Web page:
Page 1 of 4 Readings in EC102-Ateneo de Manila University. Mr. Jason P. Alinsunurin
Ateneo de Manila University Department of Economics Readings in EC102, Basic Economics, Taxation and Land Reform by Paul Krugman
(International Trade) JPAlinsunurin
In Praise of Cheap Labor
: Bad jobs at bad wages are better than no jobs at all.By Paul KrugmanPosted Friday, March 21, 1997, at 3:30 AM ETFor many years a huge Manila garbage dump known as Smokey Mountain was a favorite media symbol of Third Worldpoverty. Several thousand men, women, and children lived on that dump--enduring the stench, the flies, and the toxic wastein order to make a living combing the garbage for scrap metal and other recyclables. And they lived there voluntarily, becausethe $10 or so a squatter family could clear in a day was better than the alternatives.The squatters are gone now, forcibly removed by Philippine police last year as a cosmetic move in advance of a Pacific Rimsummit. But I found myself thinking about Smokey Mountain recently, after reading my latest batch of hate mail.Click Here!The occasion was an op-ed piece I had written for the New York Times, in which I had pointed out that while wages and working conditions in the new export industries of the Third World are appalling, they are a big improvement over the"previous, less visible rural poverty." I guess I should have expected that this comment would generate letters along the linesof, "Well, if you lose your comfortable position as an American professor you can always find another job--as long as you are12 years old and willing to work for 40 cents an hour."Such moral outrage is common among the opponents of globalization--of the transfer of technology and capital from high- wage to low-wage countries and the resulting growth of labor-intensive Third World exports. These critics take it as a giventhat anyone with a good word for this process is naive or corrupt and, in either case, a de facto agent of global capital in itsoppression of workers here and abroad.But matters are not that simple, and the moral lines are not that clear. In fact, let me make a counter-accusation: The lofty moral tone of the opponents of globalization is possible only because they have chosen not to think their position through. While fat-cat capitalists might benefit from globalization, the biggest beneficiaries are, yes, Third World workers. After all, global poverty is not something recently invented for the benefit of multinational corporations. Let's turn the clock back to the Third World as it was only two decades ago (and still is, in many countries). In those days, although the rapideconomic growth of a handful of small Asian nations had started to attract attention, developing countries like Indonesia or Bangladesh were still mainly what they had always been: exporters of raw materials, importers of manufactures. Inefficientmanufacturing sectors served their domestic markets, sheltered behind import quotas, but generated few jobs. Meanwhile,population pressure pushed desperate peasants into cultivating ever more marginal land or seeking a livelihood in any way possible--such as homesteading on a mountain of garbage.Given this lack of other opportunities, you could hire workers in Jakarta or Manila for a pittance. But in the mid-'70s, cheaplabor was not enough to allow a developing country to compete in world markets for manufactured goods. The entrenchedadvantages of advanced nations--their infrastructure and technical know-how, the vastly larger size of their markets and their proximity to suppliers of key components, their political stability and the subtle-but-crucial social adaptations that arenecessary to operate an efficient economy--seemed to outweigh even a tenfold or twentyfold disparity in wage rates.Illustration by Robert Neubecker And then something changed. Some combination of factors that we still don't fully understand--lower tariff barriers, improvedtelecommunications, cheaper air transport--reduced the disadvantages of producing in developing countries. (Other things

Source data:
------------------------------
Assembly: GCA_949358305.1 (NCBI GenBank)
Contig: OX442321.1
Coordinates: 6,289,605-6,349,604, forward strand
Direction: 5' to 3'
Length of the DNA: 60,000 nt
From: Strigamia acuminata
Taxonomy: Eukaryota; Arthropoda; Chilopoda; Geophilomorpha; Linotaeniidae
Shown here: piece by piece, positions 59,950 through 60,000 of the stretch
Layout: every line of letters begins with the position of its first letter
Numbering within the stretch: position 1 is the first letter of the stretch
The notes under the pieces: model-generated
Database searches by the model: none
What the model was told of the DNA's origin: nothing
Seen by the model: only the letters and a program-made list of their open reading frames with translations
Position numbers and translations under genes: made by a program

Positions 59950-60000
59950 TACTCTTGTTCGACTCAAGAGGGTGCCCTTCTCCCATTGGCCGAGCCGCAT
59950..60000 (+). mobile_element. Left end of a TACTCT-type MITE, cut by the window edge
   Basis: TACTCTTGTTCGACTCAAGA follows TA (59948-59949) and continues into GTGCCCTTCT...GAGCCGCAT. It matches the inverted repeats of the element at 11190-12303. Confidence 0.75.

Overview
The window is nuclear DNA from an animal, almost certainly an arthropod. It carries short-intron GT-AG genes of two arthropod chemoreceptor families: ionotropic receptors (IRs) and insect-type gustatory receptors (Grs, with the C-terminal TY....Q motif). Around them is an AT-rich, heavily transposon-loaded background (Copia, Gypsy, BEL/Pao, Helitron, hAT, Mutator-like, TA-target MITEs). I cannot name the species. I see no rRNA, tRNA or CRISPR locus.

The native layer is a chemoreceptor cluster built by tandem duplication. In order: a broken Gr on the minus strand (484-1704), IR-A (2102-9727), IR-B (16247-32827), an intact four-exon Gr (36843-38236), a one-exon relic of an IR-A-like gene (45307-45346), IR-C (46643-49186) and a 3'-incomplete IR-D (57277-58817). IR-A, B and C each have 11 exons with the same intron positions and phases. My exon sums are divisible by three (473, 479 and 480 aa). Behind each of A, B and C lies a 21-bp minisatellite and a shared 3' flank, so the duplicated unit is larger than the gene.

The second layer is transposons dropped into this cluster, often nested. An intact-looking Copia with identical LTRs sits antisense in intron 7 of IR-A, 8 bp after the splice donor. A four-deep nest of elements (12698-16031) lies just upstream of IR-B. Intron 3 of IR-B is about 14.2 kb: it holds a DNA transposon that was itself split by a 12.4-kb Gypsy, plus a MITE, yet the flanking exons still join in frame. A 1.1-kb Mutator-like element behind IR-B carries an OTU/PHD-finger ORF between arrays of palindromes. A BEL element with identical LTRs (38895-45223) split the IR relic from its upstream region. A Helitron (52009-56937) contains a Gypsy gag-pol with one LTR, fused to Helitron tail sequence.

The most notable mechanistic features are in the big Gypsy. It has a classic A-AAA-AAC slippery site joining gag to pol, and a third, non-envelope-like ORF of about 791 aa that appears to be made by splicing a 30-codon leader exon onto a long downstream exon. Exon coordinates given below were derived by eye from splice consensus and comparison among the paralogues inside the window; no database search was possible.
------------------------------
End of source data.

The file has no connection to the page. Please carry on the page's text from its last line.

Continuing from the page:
PhD Economics, MIT. Lectured at Yale, MIT, Berkeley, LSE and Stanford.